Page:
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The demonic rune of Jezelda
Titles Mistress of the Hungry Moon,
Lord of Werewolves,
Demon Lord of The Moon and Werewolves
Adjective Jezeldan
Realm Moonbog, Abyss
Alignment Chaotic evil
Areas of Concern Desolation
The Moon
Worshipers Debased rural folk, lunatics, werewolves
Cleric Alignments (1E)
Domains (1E) Animal, Chaos, Evil, Trickery
Subdomains (1E) Deception, Demon, Fur, Moon
Favored Weapon Scimitar
Symbol Full moon above moor
Sacred Animal Wolf
Sacred Colors Black, silver
Images of Jezelda

Source: Lords of Chaos, pg(s). 17

Jezelda (pronounced jeh-ZEL-dah)[1] is the shape-shifting demon lord of werewolves and mistress of the moon.[2]


Jezelda, like the werewolf, can assume three forms. The first is a human form, that of a beautiful, pale Varisian women with long, flowing ebony hair. The second is that of an enormous, slavering wolf with huge fangs dripping saliva and horrible yellow eyes. Jezelda's third and favourite form is a horrible hybrid of the two, half wolf and half woman; in this form she looks starved and skinny, hungry for fresh meat.[2][3]


Jezelda plays an important role in the history of Golarion, because she is believed by many to be the first lycanthrope who spread the disease to all who now suffer from it. If this is true, then she has placed a huge blight upon the people of the world, but strangely her cultists do not boast of this, instead staying ominously silent on the rumours of their patroness' origins.[3][2]

A century ago, a lycanthropic cult of Jezelda turned the Remembrance Moon festival, originally celebrated in Lastwall and Ustalav to honour the fallen in the crusade against the Whispering Tyrant, into a night of stalking and hunting a target chosen by the cult for the year before. Knowledge of this tradition was exposed when the cult chose to target a paladin who ended up defeating the werewolves and leading a crusade that wiped out the cult.[4]


Jezelda dwells in the Abyssal realm known as the Moonbog, a terrifying land of moors and bogs under a constant, ever-present moon. Jezelda's minions stock the Moonbog with humanoid inhabitants from throughout the Material Plane for their mistress, lycanthropes, and her antipaladins to hunt.[2][3][5]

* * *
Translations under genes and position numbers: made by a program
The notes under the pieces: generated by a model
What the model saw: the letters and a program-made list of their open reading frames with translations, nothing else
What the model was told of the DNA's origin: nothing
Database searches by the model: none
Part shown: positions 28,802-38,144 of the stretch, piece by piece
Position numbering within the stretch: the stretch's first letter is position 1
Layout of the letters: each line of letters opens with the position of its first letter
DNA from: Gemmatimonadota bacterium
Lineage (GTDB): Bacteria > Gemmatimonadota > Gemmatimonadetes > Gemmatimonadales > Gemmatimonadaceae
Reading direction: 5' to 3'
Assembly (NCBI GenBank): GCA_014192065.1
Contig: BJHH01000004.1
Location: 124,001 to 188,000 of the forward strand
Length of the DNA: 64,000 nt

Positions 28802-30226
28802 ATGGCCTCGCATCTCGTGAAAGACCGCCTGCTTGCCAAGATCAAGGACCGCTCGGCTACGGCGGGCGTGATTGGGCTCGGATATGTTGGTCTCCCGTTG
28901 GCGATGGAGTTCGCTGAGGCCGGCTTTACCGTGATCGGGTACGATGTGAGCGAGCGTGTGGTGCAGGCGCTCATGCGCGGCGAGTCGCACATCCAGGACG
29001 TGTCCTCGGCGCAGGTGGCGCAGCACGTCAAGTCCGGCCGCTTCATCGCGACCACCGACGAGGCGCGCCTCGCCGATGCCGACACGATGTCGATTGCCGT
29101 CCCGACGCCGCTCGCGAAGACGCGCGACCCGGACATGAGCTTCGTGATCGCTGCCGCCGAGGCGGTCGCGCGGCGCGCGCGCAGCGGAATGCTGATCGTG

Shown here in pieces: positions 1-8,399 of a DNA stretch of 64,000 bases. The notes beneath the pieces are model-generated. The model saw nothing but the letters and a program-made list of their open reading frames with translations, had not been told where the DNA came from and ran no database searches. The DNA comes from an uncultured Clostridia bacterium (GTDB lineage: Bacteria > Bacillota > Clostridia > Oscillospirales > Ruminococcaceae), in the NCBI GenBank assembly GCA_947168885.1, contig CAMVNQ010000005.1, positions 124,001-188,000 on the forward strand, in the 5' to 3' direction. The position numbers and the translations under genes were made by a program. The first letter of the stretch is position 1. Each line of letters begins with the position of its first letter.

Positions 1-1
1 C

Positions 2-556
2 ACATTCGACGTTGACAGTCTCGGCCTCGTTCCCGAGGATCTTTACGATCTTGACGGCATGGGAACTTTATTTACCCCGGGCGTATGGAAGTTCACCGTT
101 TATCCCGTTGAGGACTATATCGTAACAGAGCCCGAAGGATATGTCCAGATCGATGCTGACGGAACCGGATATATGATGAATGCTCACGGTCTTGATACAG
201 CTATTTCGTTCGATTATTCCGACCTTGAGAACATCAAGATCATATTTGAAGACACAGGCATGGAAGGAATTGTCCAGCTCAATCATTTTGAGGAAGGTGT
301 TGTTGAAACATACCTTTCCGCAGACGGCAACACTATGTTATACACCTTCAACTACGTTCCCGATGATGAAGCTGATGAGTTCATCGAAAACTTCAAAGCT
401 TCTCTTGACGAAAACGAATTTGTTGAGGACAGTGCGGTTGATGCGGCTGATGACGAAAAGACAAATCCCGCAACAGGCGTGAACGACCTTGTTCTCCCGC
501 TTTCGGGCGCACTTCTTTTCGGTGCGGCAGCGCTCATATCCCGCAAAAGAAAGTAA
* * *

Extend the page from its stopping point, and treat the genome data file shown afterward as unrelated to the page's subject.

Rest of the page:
Cult and worshipers

Jezelda is worshiped almost exclusively by werewolves, for she sees all other humanoids as just prey, although occasionally lunatics or deranged rural folk prey to her as well. Her worship is most prevalent in areas with large werewolf populations, in particular the Darkmoon Vale in northern Andoran and the haunted forests of Ustalav, particular the county of Lozeri.[2][3] Within the dark Shudderwood in Ustalav, there is a tribe of werewolves who worship Jezelda called the Jezeldans.[6]

Her followers do not build temples to the demon lord, preferring to worship her in forest glades, remote farmhouses, or among ancient standing stones. They conduct their rituals at nighttime, offering up their prayers to the moon. On nights when there is a new moon, Jezeldans sacrifice intelligent creatures (preferably of their own race or parent race), tearing out their throats with the claws and teeth and feasting upon their still-convulsing bodies.[2]

Non-werewolf lycanthropes are despised by Jezelda and her cultists are charged with hunting and killing them. Lycanthropes with more benevolent outlooks are considered an abomination by Jezeldans, and are therefore a particularly favoured sacrifice.[2][3]


  1. Erik Mona et al. (2008). Campaign Setting, p. 246. Paizo Publishing, LLC. ISBN 978-1-60125-112-1
  2. 2.0 2.1 2.2 2.3 2.4 2.5 2.6 James Jacobs. (2010). Lords of Chaos, p. 17. Paizo Publishing, LLC. ISBN 978-1-60125-250-0
  3. 3.0 3.1 3.2 3.3 3.4 James Jacobs. (2009). Demon Lords of Golarion. Descent into Midnight, p. 59. Paizo Publishing, LLC. ISBN 978-1-60125-131-2
  4. John Compton, Adam Daigle, Amanda Hamon Kunz, et al. (2017). Book of the Damned, p. 59. Paizo Inc. ISBN 978-1-60125-970-7
  5. Mike Shel. (2013). Gazetteer of the Abyss. The Midnight Isles, p. 67. Paizo Publishing, LLC. ISBN 978-1-60125-585-3
  6. Tim Hitchcock. (2011). Broken Moon. Broken Moon, p. 35. Paizo Publishing, LLC. ISBN 978-1-60125-310-1